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September 2012

How social are you?

As social media continues to evolve our communications styles, expectations and channels -- businesses scramble to sort out how and where they should be active. There's a misperception that social media is the playground for companies that sell direct to consumers (B2C) but not businesses that target other businesses (B2B). 

So wrong. Many B2B companies are enjoying incredible success as they leverage social media and content marketing as a part of their media mix.  This infographic developed by InsideView spells out the specific channels that (as of today) are enjoying the  most B2B activity.

Part of what B2B companies need to realize is that it's not just about brand awareness or name recognition.  When used well, social is driving lead generation and sales.

Best of all -- social escalates the sales cycle and you can close the deal faster. Check out this infographic and then tell us -- where are your social efforts in relation?



~ Drew

Metal shavings to countertops

It seems not a month goes buy and the recycle industry comes up with another stunning and interesting countertop material. Renewed Materials makes a sheet full of waste aluminum flakes. Flakes are the result of making aluminum bars and other shapes into machine parts, windows, or anything else made of aluminum.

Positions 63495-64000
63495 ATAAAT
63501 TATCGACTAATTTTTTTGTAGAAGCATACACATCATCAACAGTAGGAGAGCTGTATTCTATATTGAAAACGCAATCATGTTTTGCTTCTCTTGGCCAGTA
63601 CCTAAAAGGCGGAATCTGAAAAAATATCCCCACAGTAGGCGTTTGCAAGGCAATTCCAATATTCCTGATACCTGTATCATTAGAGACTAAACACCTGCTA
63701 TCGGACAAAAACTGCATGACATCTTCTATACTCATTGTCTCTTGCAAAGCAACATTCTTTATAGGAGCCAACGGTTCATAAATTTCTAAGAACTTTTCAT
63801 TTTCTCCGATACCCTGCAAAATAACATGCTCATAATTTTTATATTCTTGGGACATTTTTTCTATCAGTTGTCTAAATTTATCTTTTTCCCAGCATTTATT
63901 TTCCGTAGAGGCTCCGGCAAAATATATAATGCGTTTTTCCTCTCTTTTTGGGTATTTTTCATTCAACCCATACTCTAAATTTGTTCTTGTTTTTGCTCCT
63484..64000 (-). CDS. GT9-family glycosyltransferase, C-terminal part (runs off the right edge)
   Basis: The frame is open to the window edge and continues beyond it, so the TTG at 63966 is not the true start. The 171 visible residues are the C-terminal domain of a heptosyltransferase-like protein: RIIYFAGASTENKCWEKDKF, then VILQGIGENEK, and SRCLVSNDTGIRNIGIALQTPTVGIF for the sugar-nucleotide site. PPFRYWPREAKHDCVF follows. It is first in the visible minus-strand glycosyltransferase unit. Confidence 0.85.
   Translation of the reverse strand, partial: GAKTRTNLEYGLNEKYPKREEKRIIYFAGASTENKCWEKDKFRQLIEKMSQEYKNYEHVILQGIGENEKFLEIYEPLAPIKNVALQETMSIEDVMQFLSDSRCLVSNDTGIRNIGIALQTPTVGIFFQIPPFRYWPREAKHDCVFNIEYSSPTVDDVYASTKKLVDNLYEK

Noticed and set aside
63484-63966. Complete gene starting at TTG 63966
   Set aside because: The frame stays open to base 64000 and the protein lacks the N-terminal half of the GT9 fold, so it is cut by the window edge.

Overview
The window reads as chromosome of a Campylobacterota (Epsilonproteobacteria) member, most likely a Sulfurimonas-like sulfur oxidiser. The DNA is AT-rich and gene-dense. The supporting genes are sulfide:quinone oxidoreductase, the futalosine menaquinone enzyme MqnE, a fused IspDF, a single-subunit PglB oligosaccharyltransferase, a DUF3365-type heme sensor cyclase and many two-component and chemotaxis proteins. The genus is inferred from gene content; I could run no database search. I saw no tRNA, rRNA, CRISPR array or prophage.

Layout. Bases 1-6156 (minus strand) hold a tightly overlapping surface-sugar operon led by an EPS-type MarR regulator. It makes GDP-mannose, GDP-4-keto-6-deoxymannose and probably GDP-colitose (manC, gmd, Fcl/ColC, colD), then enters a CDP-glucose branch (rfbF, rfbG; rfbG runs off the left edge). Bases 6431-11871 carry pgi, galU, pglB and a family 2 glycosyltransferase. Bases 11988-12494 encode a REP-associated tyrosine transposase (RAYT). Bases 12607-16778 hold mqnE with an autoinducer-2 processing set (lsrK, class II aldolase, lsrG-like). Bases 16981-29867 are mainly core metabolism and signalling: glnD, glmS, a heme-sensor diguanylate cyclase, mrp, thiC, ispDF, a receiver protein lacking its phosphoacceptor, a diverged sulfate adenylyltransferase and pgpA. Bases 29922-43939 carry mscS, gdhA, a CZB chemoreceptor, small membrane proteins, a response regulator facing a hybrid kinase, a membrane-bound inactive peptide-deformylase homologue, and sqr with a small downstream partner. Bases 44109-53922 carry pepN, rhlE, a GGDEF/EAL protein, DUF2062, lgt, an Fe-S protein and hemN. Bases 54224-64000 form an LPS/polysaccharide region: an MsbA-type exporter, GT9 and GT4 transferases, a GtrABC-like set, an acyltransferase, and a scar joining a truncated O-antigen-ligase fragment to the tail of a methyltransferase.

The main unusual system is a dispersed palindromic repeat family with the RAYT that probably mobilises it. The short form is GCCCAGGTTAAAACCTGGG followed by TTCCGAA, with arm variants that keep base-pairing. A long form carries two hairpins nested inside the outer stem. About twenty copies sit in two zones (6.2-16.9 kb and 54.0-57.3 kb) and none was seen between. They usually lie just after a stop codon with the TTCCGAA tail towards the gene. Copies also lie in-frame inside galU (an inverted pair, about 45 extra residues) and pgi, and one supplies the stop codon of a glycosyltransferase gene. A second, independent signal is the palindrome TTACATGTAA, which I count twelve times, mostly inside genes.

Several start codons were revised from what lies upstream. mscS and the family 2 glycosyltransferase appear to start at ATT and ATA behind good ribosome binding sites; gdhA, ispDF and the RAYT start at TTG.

Founder Demir Hamami says “What makes Renewed Materials different from other companies is the initial quest to make a recycled product. Other companies make recycled products as a result of figuring out what to do with a waste stream from the manufacture of a core product or how to add recycled content to a core product.”

The aluminum flakes are encapsulated in polyester or acrylic resins and used for tabletops, and countertops. Make sure when you shop for a countertop you know about the basic differences of polyester and acrylic.

Polyester resin makes for a hard surface but is not very transparent and cannot be melted for future reuse (thermoset). Acrylic resin is very transparent. They make eyeglasses of acrylic; it provides great visual depth and can be melted (thermo plastic) for future use, but is a much softer material.

Demir also shared important insight on the general public’s take on recycling. Demir commented “The focus seems to be on post-consumer waste recycling. What I see are huge opportunities in recycling pre-consumer waste from the manufacturing process. That is where much waste resides.”

-Rob Smith

Timing is everything: capital investments for the last quarter of 2012

20120916iabizYear-end capital investment could make more of a difference than usual this year.  Two important tax provisions favorable to capital investments expire at the end of 2012.  That means it can make a big difference in your tax bill whether you get those assets in place by the end of this year.